14ymedio, Havana, 22 September 2023 — The Cuban authorities, who have witnessed the failure of one sugar harvest after another in recent years, have been convinced that the sugar mills in Cuba are more profitable being in ruins. This Friday, the official press announced that the Carolina mill, once the largest sugar mills in Cienfuegos and abandoned for decades, will be converted into a tourist complex.
According to the newspaper 5 de septiembre, several researchers from the University of Cienfuegos and the state company Tecnoazúcar created the Carolina project: Sugar, Tradition and Culture, an initiative that aims to turn the old factory and its neighboring communities into a “tourist and heritage destination,” in addition to “enriching the city tourism” of Cienfuegos. However, those who promote it have not said a word about a fundamental question: Where will the money come from to finance the plan?
For months, both institutions have been collaborating in the evaluation of the area and its development opportunities. Expectations are high: the construction of a heritage interpretation center, a “ranch-style-cafeteria” with a varied menu that includes gastronomic versions of the “dishes that the blacks prepared in the barracks,” walking and horseback riding trails, and the enabling of a boat route along the Damují River, “where the honey produced in that industry traveled.”
According to the academic, the population of Carolina “requires the intervention of the Government”
Norcaby Pérez, professor in the Department of History of the Cienfuegos University and part of the project team, explained to the press that the diagnostic stage is currently being completed. “We have made visits for the recognition of the values that exist on the site, and we need to return again to interview the neighbors of the community,” he said.
According to the academic, the population of Carolina “requires the intervention of the Government, especially in the barracks that still maintain the fortress, in order to improve people’s living conditions.” Until now, no government institution had been interested in giving life to the town of Cienfuegos, but with the proposals of the authorities to increase tourism, officials expect state funds to appear easily.
The situation of the Carolina “colossus,” founded in 1835 by the American William Hood Clemens to take advantage of the sugar glory of the Island during that century, was practically unknown in the province for its sugar-mill heritage until the project emerged.
Now, the authorities, who noticed the architectural and historical potential of the mill, intend to take advantage of even the remotest ruin to attract foreigners, but the residents of the area have viewed the government’s offer with suspicion.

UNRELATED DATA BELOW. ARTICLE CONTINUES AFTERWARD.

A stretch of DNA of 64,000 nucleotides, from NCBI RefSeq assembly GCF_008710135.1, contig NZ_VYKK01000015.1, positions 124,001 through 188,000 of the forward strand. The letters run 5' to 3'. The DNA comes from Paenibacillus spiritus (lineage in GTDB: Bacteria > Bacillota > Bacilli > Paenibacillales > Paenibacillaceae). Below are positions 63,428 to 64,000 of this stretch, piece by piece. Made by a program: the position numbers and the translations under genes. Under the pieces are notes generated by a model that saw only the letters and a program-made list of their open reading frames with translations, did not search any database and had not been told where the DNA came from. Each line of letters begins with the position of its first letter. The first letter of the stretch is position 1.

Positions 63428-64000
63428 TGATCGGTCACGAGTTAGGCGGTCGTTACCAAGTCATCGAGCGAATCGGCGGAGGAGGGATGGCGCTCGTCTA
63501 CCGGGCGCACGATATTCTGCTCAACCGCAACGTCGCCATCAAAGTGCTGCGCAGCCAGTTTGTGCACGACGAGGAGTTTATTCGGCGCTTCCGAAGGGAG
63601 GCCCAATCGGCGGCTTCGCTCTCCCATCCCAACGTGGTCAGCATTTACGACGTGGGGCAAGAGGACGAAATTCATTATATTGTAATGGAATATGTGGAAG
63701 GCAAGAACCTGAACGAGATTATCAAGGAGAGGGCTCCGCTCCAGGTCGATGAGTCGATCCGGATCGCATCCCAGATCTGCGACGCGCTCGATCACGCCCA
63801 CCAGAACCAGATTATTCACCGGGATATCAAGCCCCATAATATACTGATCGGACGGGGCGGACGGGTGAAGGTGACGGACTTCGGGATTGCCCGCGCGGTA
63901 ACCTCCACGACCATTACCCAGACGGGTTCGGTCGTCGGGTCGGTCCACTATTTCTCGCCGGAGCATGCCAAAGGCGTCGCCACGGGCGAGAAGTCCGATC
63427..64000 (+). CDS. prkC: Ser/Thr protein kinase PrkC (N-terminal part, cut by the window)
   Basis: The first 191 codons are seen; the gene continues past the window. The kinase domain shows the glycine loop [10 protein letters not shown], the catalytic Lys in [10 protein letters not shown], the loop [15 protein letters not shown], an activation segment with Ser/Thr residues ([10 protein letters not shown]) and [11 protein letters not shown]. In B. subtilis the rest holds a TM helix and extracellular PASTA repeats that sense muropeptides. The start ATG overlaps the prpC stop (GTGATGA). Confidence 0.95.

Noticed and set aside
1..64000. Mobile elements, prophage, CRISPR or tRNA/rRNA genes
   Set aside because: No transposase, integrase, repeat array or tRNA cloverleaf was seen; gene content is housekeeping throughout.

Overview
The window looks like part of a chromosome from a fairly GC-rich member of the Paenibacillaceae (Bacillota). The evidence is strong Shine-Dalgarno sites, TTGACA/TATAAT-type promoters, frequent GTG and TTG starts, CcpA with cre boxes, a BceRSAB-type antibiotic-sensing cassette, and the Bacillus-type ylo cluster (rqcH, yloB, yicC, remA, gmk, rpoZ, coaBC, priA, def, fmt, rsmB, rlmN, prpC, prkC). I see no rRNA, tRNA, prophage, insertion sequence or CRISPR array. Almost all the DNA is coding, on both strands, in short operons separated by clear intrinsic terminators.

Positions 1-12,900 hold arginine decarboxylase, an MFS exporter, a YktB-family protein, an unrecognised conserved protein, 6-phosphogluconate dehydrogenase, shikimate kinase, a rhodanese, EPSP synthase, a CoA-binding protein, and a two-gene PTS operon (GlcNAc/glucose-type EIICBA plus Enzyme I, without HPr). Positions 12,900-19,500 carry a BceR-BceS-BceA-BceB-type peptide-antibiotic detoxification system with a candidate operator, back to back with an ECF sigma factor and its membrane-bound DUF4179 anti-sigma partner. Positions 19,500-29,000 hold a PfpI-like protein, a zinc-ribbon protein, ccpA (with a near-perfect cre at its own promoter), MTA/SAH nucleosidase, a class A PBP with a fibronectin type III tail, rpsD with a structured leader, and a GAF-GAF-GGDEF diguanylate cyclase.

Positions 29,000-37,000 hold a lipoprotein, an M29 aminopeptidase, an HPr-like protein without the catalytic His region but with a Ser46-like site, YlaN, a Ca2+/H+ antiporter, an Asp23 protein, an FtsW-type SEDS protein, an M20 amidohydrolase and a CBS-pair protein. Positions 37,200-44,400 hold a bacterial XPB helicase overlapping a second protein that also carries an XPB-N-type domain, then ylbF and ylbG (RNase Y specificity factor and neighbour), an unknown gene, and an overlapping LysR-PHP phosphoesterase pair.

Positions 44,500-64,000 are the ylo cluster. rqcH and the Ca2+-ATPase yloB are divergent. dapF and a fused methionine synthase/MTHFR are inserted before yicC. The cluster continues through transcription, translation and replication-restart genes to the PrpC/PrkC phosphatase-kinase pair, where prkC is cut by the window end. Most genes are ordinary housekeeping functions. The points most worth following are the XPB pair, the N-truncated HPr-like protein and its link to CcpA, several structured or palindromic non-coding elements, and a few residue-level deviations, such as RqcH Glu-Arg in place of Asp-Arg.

“Today in Carolina, there are the remains of the period’s constructions and the machinery. Although not everything can be saved, the purpose is to rescue as many objects as possible and preserve them. We know that some things, even the belongings of the mill’s founder, are in the hands of the inhabitants of the settlement, who allege that they will only deliver them when they see a concrete transformation of the place where they live,” Pérez explained.
The conversion of abandoned sugar mills into tourist landscapes has been a common practice since the 1990s, when the fall of the Soviet Union and the end of its subsidies to Cuba led Cuba into a serious financial crisis, forcing the Island to close more than a hundred of the 176 active sugar mills. Since then, the debacle has worsened every year. During the 2023 spring harvest, barely 22 sugar mills joined the grinding.
The Patria sugar mill, located several miles from Morón (Ciego de Ávila), is another mill that was converted to attract tourists, who now enjoy “tradition and peasant gastronomy,” as well as a ride on a “train of the time.” The Valley of the Sugar Mills in Trinidad, where the large colonial mansions are still preserved, has suffered the same fate, as has the Hershey plant in Mayabeque, founded in 1916 by Milton S. Hershey, creator of the famous chocolate brand of the same name.
The American tycoon, who set out to exploit the sugar industry in Cuba with the purpose of growing his chocolate business, built one of the largest sugar planting and production complexes on the Island, going so far as to build a “city” for its workers with a social club, a cinema and a baseball stadium. The businessman also introduced in Cuba the first electric train with which he moved his sugar to the ports of Matanzas and Havana, and from there to Pennsylvania, where the famous chocolate factory was located. To this day, the vehicle is still the only electrically operated vehicle that exists on the Cuban railroads.
In addition to the sugar mills, other Cuban industries, once the most successful on the Island, have suffered a tourist metamorphosis. This is the case of the historic Angerona coffee plantation (province of Artemisa), which was the largest in Cuba, having an endowment of up to 450 slaves and 750,000 coffee plants.
Translated by Regina Anavy
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